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Thursday, July 13, 2017

What’s the Difference Between Alzheimer’s Disease and Dementia?

NEUROSCIENCE NEWS    JULY 9, 2017

Summary: A common misconception is that Alzheimer’s disease and dementia are the same thing. Alzheimer’s disease is simply one form of dementia. Researchers from Texas A&M describe how Alzheimer’s and other forms of dementia impact the lives of both patients and their families, and provide new insights into minimizing the risks of developing neurodegenerative conditions.

Source: Texas A&M.


Two of the most common risk factors for Alzheimer’s and dementia are age and genetics. Most individuals with Alzheimer’s are 65 or older, and those who have a parent or sibling with Alzheimer’s are more likely to develop the disease. However, there is evidence to suggest that there are other factors that people can influence. NeuroscienceNews.com image is adapted from the Texas A&M news release.


Not all dementia is Alzheimer’s—but it can be just as devastating when it affects loved ones.
While often used interchangeably, dementia and Alzheimer’s disease are not the same. Dementia is a general term for a decline in mental ability severe enough to interfere with daily life. Alzheimer’s disease is a specific type of dementia that causes memory loss and impairment of other important mental functions. An expert from the Texas A&M School of Public Health describes how these conditions can impact the lives of both patients and those around them, and provides insights into ways of minimizing risks.

Dementia (and Alzheimer’s)
“Dementia is an umbrella term for a serious decline in mental ability that impacts one’s overall health and functioning,” said Marcia Ory, PhD, MPH, head of the Center for Population Health and Aging and Regents and Distinguished Professor at the Texas A&M School of Public Health. “There are different types of dementia, and the most common type of dementia is Alzheimer’s.”

Alzheimer’s disease makes up between 60 to 80 percent of dementia cases. It is a progressive disease, which means that the symptoms gradually worsen over a number of years. Alzheimer’s is also the sixth-leading cause of death in the United States, and those with Alzheimer’s live an average of eight years after their symptoms became noticeable to others.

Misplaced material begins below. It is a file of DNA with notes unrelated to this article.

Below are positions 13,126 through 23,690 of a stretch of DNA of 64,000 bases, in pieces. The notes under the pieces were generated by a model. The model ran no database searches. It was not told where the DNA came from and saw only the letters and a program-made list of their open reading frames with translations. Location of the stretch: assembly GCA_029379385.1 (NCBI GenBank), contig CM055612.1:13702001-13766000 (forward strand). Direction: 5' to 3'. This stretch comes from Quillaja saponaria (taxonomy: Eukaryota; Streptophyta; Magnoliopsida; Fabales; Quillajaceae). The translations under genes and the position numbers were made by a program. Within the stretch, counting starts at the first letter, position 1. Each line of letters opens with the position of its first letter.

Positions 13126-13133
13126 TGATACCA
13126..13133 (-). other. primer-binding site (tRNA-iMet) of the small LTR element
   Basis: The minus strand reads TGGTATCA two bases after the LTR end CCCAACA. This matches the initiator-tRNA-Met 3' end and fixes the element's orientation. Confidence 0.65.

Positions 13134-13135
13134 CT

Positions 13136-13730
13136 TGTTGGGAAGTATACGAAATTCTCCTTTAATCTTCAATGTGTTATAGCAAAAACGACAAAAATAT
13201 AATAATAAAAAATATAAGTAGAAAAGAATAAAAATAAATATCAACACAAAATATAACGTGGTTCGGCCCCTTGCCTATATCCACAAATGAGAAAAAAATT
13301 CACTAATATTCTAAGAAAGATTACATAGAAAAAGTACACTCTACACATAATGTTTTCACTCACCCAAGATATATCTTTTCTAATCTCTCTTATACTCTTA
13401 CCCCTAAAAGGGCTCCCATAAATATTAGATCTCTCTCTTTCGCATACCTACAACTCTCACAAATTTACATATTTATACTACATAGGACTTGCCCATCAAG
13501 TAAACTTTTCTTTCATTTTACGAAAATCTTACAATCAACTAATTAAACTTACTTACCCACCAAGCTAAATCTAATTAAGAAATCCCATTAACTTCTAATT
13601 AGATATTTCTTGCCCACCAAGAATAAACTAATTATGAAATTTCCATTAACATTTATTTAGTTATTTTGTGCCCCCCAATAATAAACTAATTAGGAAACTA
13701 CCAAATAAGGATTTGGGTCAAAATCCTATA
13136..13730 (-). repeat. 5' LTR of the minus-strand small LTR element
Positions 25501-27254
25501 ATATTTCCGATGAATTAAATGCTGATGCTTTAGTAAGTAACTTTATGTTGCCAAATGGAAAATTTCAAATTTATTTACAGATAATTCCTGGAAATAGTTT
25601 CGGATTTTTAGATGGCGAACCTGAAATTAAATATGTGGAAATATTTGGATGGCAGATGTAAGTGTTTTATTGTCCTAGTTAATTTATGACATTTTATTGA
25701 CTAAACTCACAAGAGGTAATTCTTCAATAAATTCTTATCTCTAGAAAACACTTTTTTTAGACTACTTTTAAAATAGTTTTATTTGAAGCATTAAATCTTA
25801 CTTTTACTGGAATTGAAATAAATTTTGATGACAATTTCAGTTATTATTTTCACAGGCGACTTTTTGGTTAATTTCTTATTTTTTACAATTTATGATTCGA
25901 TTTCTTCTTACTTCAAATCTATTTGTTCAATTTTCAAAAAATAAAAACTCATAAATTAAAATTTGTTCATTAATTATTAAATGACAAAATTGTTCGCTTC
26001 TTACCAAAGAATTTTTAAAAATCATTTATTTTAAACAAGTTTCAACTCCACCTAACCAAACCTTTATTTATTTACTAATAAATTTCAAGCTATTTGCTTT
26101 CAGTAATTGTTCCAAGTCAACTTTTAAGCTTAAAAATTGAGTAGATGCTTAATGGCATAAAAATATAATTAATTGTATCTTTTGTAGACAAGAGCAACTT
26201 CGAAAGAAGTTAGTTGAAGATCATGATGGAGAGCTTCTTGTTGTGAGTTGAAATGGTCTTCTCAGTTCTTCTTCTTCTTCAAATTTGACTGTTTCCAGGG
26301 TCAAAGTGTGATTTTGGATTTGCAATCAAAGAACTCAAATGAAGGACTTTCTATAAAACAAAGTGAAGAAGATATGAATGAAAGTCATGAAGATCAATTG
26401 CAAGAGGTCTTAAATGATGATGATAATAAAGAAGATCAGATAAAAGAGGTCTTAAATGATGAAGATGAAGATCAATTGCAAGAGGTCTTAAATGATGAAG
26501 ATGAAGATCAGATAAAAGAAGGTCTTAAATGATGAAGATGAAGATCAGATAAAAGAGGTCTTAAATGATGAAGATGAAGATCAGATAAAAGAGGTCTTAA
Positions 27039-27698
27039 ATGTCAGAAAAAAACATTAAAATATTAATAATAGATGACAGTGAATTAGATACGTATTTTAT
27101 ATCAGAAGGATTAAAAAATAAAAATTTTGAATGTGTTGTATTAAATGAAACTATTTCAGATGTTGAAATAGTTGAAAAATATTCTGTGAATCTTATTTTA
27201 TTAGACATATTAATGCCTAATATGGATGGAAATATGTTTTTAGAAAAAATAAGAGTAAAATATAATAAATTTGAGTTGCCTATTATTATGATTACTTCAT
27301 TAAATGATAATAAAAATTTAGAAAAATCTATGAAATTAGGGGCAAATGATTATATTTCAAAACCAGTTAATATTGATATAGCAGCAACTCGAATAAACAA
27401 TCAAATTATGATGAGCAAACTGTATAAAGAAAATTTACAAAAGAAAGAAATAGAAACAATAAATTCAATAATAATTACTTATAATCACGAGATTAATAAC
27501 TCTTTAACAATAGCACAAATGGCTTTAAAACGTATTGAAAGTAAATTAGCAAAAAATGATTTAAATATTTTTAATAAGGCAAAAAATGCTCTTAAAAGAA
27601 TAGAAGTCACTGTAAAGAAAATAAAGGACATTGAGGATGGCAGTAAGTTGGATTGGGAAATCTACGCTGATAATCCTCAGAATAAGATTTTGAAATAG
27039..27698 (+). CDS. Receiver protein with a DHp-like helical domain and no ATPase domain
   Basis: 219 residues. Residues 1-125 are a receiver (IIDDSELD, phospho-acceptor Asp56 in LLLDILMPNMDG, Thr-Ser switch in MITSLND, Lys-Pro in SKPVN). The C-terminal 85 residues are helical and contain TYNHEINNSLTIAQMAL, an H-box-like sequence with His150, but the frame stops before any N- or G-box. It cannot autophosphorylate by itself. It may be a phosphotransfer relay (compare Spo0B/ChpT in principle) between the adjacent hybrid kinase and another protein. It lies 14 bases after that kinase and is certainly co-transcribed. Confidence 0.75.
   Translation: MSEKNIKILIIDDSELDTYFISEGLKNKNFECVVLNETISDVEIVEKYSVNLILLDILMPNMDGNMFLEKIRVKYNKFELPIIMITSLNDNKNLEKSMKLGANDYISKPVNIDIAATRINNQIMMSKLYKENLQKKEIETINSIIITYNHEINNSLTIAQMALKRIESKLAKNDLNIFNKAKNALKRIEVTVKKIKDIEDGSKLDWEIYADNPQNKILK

Other specific types of dementia include vascular dementia and mixed dementia. Vascular dementia is considered the second-most common form of dementia after Alzheimer’s disease and is usually the result from injuries to the vessels supplying blood to the brain—often after a stroke or series of strokes.

Other less-common types of dementia come from frontotemporal disorders and Lewy body dementia. Frontotemporal disorders are a form of dementia caused by a family of brain diseases known as frontotemporal lobar degeneration (FTLD), and Lewy body dementia is caused by abnormal deposits of a protein—called alpha-synuclein—in the brain.

Mixed dementia is a term that describes having multiple types of dementia, such as both Alzheimer’s disease and vascular dementia. In a person with mixed dementia, it may not be clear which symptoms are attributed to one type of dementia over the other. Researchers are still working to understand how the disease processes influence one another in mixed dementia patients.

In some cases, it’s not known what type of dementia someone has or if it’s not a specific, named type at all. The causes of dementia are not always known, and some older people may develop age-associated memory impairment—which is different than dementia and Alzheimer’s disease.

Risk factors for dementia